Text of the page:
Hi there! I thought I'd offer a few tips that I have found useful in finding veins/starting IVs. Sorry if I end up repeating what has already been said (I haven't had a chance to check out all of the suggested resources yet). -Is that the ACF or a stretch mark or a scar or a tendon? It FEELS like a vein...I think....
One trick a charge nurse of mine showed me, if you're unsure about whether one of those "mystery bumps under the skin" is actually a vein is to keep one finger on the "vein" while the tourniquet is tightly in place, then use your other hand to release the tourniquet, while leaving your finger on the "vein". Does the "vein" immediately disappear upon release of the tourniquet? If so, you're golden! The blood rushed out of it when the tourniquet was removed, and you felt the pressure being relieved. However, if the "vein" still feels exactly the same as it did before, then it's probably just a darn stretch mark, scar, tendon, mystery bump that you won't be able to get blood from so keep searching....When I first started with IVs, that helped me out a lot. Hope that made sense!
-If possible, warm up that arm!
One floor I worked on kept heating pads around strictly for starting IVs, but on other floors I would improvise and use a warm washcloth inside a plastic baggie or something (be careful, obviously, so you don't burn anyone). I know this isn't always practical or within your time constraints, but often it is worth it to warm up the patient's arm rather than having to stick the patients several times. I mean, the body's cooling mechanism involves dilating the veins and pushing them closer to the skin's surface, which is just what we need for an easier IV insertion. And, by all means, multi-task....While your patient is "warming up", that's when you'll be out there preparing all of your IV stuff: have everything set up (alcohol swaps or chloroprep opened and accessible, tape strips peeled, flushes prepared, etc.) and at your side when you go in to stick the patient, and always bring a couple of catheters along, as well (hehe I feel like it "jinxes" me if I don't bring at least 2)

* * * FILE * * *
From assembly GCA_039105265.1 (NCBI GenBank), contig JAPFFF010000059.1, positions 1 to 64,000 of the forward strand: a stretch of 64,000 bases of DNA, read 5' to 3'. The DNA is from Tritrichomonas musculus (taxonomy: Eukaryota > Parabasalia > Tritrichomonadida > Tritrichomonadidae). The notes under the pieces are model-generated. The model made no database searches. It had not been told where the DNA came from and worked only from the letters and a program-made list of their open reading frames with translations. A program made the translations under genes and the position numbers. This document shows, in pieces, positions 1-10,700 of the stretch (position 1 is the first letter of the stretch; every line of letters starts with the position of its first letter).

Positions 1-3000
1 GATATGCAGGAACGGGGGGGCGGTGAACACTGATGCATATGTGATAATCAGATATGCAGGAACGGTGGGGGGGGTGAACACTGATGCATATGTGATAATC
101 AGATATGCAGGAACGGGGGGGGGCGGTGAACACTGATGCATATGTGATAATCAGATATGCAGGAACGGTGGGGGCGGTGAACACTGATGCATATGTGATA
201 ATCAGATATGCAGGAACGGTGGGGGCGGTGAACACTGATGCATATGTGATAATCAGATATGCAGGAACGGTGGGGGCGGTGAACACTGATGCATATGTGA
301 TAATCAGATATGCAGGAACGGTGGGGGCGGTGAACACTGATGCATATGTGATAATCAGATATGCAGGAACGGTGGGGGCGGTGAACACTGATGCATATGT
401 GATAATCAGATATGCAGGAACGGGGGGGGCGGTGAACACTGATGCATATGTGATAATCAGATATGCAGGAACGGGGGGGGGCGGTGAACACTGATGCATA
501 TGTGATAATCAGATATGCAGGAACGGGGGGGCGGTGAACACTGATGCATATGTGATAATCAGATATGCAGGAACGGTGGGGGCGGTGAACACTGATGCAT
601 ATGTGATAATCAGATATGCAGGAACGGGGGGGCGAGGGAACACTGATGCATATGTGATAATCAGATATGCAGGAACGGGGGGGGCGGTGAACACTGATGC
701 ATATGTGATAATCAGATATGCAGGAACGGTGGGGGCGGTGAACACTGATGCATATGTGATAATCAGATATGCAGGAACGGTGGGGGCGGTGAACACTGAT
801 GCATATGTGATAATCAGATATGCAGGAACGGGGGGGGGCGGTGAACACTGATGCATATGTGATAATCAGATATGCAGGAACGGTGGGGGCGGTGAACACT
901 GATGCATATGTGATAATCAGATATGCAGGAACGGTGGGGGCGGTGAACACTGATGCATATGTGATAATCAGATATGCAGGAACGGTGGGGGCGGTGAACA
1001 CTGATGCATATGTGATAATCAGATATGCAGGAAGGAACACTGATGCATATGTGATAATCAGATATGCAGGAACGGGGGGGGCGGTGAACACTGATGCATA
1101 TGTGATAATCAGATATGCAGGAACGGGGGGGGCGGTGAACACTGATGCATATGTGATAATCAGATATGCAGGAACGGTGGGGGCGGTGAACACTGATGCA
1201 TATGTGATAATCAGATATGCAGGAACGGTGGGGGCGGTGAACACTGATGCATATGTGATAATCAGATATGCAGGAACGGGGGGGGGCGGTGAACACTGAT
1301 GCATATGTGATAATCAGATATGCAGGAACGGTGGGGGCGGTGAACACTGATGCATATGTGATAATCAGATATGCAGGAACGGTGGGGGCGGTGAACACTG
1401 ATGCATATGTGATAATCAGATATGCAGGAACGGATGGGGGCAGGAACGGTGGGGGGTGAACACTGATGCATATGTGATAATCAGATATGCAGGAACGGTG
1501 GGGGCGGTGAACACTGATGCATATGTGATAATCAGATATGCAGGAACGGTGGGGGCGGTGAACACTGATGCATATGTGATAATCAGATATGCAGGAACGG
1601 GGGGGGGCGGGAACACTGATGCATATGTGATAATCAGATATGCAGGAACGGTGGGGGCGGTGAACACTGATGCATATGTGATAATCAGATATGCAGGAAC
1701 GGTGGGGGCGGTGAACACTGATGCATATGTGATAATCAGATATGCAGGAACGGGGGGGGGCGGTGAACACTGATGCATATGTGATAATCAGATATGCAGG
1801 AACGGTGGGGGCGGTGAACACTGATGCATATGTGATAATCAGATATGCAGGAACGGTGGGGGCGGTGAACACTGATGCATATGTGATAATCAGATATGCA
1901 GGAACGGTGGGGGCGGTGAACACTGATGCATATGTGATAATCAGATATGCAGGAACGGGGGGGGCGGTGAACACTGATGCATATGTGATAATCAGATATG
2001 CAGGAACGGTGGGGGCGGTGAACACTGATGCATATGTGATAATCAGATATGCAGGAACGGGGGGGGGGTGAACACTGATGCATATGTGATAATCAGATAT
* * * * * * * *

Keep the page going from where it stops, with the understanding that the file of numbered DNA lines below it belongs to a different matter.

-Use a B/P cuff as a tourniquet
If you aren't finding any veins with a normal tourniquet, try using a manual BP cuff (actually, an automated one would work, too, but it's much more annoying). You can almost always find a vein this way. Of course, do not leave the cuff inflated for long periods of time without giving the patient a break (hehe I just have to throw in my little disclaimers...I know you nurses realize this stuff, but just making sure you know I'm not being cruel or reckless!). -Where to check